Representative Line



  • Forum regulars might recall that I was lumped with the maintenance of a Silverlight application a couple of months ago. Since I just spent the entire day trying to get 3 frigging buttons to display on a screen (yes, the app's framework really is that painful), I though I'd indulge TDWTF with some of the gems that I discovered during my ordeal. First up is the crown jewel:

    ~CompletionGuideModel()
    {
      string x = string.Empty;
    }

    Yes, that is a destructor declaring a new variable and assigning a value to it. No, it's not autogenerated code.
    Yes, it's currently in production. No, I don't care enough to fix it.

    Close second has to be the comment on the code that invokes service operations, which takes the form of the following in 99% of the app:

    service.AsyncOperationCompleted += service_AsyncOperationCompleted; // unhooked
    service.AsyncOperation(param1, param2, paramN);

    Because as everyone knows, + removes event handlers and invoking services is so tricky that you have to copy-paste-edit the code (and comments) to do so.

    Rounding out the trifecta of failure is the fact that this app makes Remote Procedure Calls... to itself. Without using any standard RPC mechanism. Because doing things badly wasn't bad enough, they had to reinvent the wheel badly too.



  • @The_Assimilator said:

    Rounding out the trifecta of failure is the fact that this app makes Remote Procedure Calls... to itself. Without using any standard RPC mechanism.

    Ooooh, cool. Give us the details!



  • @The_Assimilator said:

     

    ~CompletionGuideModel()
    {
    string x = string.Empty;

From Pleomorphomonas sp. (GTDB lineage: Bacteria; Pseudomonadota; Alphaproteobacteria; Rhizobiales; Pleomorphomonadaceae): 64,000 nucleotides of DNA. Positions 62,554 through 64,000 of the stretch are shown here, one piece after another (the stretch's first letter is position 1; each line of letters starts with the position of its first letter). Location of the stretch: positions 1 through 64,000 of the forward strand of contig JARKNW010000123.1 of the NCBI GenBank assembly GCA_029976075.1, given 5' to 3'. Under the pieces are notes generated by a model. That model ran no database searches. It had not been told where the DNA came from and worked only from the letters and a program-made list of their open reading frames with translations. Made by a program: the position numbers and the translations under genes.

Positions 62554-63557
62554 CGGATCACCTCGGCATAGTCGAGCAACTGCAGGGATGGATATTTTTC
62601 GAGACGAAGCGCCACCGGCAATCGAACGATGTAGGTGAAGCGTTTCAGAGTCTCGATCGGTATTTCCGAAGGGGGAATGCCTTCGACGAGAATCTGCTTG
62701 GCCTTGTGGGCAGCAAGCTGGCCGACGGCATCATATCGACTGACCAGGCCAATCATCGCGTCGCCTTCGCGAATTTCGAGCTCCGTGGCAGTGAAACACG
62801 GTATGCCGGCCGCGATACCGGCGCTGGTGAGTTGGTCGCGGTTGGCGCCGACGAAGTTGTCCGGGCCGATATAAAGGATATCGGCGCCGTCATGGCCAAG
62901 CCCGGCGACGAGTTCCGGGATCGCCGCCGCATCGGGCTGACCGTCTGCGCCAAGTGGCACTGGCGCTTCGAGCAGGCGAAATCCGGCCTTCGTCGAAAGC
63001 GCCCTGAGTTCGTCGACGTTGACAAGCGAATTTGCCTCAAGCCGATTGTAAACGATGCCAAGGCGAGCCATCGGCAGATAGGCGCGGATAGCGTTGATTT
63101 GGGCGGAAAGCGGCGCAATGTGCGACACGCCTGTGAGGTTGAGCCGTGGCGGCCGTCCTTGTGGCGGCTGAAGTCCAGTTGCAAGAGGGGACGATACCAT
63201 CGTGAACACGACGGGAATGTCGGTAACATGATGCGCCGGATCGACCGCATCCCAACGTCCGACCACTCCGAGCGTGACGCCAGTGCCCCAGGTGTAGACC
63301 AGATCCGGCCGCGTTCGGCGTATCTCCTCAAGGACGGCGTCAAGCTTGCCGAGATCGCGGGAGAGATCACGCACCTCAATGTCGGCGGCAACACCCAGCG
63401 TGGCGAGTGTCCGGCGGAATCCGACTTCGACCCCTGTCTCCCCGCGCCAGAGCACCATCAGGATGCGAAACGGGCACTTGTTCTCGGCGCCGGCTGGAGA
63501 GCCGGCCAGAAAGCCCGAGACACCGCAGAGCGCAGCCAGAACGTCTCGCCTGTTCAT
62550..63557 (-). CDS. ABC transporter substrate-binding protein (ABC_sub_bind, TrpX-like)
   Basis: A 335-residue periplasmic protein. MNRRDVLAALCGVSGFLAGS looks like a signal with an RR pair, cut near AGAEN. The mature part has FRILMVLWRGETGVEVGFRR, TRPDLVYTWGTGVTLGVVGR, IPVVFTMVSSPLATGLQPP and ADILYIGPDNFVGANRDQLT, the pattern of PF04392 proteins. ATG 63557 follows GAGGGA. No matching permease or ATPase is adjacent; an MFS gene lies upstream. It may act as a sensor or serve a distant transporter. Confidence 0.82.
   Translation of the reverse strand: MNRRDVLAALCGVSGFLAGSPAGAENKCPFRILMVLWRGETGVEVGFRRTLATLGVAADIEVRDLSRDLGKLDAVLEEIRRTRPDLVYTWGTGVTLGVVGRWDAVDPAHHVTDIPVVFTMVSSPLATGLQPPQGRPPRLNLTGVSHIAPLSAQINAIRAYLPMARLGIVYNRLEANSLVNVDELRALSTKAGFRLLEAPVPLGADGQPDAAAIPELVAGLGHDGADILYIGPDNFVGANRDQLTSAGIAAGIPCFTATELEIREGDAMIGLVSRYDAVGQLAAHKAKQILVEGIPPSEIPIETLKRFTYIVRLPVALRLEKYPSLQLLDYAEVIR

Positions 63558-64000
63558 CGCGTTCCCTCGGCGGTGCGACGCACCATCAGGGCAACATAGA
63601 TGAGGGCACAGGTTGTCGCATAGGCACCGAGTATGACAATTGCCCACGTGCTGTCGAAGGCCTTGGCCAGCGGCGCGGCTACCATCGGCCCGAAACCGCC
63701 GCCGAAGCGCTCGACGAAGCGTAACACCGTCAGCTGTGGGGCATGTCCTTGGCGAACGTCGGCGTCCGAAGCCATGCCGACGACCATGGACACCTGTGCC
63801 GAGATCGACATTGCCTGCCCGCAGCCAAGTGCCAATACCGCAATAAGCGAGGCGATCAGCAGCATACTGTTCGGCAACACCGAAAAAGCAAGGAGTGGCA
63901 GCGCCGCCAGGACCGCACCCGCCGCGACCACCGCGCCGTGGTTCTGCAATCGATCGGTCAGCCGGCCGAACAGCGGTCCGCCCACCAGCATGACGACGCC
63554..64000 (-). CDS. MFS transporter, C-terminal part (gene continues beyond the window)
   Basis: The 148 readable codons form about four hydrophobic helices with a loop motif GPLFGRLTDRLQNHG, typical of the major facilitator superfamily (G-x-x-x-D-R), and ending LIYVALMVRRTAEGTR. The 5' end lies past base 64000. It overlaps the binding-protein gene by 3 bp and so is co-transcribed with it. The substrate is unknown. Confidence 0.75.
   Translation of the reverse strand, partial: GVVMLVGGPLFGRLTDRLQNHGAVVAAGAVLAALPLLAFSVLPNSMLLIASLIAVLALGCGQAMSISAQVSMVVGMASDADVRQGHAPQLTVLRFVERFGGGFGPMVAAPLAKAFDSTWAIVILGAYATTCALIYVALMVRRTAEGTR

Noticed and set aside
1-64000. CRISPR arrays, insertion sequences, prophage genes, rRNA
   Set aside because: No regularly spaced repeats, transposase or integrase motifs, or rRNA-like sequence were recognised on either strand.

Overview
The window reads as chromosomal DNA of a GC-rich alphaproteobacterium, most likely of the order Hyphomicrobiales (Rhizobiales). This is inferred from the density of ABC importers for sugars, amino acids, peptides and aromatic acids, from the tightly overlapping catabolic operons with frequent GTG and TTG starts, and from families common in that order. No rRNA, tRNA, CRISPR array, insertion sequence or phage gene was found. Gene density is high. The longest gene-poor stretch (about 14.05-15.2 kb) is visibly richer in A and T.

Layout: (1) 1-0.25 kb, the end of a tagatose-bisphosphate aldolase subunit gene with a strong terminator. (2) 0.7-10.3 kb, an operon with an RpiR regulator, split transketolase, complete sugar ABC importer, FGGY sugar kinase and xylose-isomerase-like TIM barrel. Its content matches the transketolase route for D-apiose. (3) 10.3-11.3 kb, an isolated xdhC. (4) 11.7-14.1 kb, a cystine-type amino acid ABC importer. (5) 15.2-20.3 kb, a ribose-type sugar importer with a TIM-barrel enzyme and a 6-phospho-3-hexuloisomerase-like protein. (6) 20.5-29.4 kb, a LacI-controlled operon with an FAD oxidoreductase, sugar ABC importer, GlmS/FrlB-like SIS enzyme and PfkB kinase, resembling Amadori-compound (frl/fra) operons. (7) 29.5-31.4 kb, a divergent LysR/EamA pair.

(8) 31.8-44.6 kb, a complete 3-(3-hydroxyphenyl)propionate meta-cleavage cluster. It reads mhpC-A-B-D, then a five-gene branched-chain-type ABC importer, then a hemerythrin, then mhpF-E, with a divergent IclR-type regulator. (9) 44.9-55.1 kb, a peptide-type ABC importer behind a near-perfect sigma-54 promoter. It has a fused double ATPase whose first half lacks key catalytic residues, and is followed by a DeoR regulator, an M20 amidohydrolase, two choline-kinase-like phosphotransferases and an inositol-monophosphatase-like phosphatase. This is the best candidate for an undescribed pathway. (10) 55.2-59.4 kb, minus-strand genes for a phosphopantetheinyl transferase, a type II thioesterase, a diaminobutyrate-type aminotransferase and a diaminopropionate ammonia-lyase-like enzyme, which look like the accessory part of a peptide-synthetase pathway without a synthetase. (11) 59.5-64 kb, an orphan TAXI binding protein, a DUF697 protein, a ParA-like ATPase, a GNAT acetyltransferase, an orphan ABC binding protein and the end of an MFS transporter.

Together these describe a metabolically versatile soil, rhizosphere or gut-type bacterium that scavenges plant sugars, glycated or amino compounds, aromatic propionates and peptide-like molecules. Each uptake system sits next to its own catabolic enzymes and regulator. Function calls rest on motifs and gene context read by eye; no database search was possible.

}

     

     

    I would guess someone wanted to set a breakpoint on that and see when the object was being destroyed.

     



  • @mott555 said:

    I would guess someone wanted to set a breakpoint on that and see when the object was being destroyed.

    If you ever have to do that, the correct way to do so is:

    int breakpoint = 42;



  • @The_Assimilator said:

    service.AsyncOperationCompleted += service_AsyncOperationCompleted; // unhooked

    Oh, is that what that does?

    @The_Assimilator said:

    Rounding out the trifecta of failure is the fact that this app makes Remote Procedure Calls... to itself.

    I'm doing R&D on what I consider a bleeding-edge project that will do that same thing, but only because the non-Silverlight version will run on Windows and use a local service process for part of its operation. For Silverlight, I had planned on faking a local service by making RPC calls to self.

    But that is absolutely the only scenario I can think of that wouldn't be absolute bullshit.



  • @mott555 said:

    I would guess someone wanted to set a breakpoint on that and see when the object was being destroyed.
    Why does that scare me even more now?  Oh that's right: non-deterministic gc, meaning there's a serious design issue related to the complexity of your object lifetimes.



  • @hoodaticus said:

    @mott555 said:
    I would guess someone wanted to set a breakpoint on that and see when the object was being destroyed.
    Why does that scare me even more now?  Oh that's right: non-deterministic gc, meaning there's a serious design issue related to the complexity of your object lifetimes.

    This has to be C++. There's no garbage collector in C++, is there? And if so, it shouldn't call the destructor; that's done by delete.



  • @TGV said:

    @hoodaticus said:

    @mott555 said:
    I would guess someone wanted to set a breakpoint on that and see when the object was being destroyed.
    Why does that scare me even more now?  Oh that's right: non-deterministic gc, meaning there's a serious design issue related to the complexity of your object lifetimes.

    This has to be C++. There's no garbage collector in C++, is there? And if so, it shouldn't call the destructor; that's done by delete.

    Silverlight = C#.



  • @mott555 said:

    @The_Assimilator said:

     

    ~CompletionGuideModel()
    {